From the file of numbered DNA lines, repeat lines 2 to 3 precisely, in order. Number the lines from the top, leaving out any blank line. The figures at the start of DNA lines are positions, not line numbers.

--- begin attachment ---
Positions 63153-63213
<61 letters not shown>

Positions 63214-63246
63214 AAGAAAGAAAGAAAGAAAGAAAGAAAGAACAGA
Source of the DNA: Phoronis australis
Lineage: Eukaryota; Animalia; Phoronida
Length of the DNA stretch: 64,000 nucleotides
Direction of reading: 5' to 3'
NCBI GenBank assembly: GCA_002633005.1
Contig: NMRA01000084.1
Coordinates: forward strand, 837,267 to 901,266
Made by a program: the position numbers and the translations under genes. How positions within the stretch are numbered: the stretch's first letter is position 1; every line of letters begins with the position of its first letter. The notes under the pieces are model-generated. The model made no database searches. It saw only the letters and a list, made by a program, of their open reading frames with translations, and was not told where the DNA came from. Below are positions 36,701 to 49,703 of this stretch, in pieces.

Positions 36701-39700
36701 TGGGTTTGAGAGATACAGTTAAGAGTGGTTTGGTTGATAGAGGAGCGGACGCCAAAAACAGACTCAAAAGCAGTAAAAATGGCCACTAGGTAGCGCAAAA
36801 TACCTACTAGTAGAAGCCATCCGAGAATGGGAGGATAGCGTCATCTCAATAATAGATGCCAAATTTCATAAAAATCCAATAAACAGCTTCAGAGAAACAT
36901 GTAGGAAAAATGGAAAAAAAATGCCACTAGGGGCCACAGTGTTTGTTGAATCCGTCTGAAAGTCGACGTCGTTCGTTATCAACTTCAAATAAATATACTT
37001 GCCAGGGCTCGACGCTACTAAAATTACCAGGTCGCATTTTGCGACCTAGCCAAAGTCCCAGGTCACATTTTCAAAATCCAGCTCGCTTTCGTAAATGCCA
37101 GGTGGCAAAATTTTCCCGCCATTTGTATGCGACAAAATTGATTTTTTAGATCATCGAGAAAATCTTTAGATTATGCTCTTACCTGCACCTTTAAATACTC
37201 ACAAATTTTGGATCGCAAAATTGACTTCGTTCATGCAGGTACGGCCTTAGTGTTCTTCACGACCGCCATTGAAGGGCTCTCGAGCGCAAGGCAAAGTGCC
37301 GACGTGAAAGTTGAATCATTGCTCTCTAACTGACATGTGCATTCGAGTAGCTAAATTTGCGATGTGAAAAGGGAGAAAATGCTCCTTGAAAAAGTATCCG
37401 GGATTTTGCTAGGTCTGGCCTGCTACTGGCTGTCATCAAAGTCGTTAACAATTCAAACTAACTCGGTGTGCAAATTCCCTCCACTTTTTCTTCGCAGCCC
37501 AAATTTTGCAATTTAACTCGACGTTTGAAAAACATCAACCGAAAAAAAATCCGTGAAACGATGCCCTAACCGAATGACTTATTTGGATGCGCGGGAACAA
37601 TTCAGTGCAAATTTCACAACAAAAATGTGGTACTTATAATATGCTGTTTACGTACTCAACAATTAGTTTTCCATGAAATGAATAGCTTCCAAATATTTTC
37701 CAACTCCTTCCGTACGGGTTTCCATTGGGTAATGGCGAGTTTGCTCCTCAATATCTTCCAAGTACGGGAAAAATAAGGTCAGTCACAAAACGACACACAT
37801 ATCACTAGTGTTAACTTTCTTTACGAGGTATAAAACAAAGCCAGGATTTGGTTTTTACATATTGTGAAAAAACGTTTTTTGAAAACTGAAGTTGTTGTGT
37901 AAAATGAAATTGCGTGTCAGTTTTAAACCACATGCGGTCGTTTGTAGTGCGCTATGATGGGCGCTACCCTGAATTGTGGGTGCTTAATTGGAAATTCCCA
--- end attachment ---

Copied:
<61 letters not shown>

Positions 63214-63246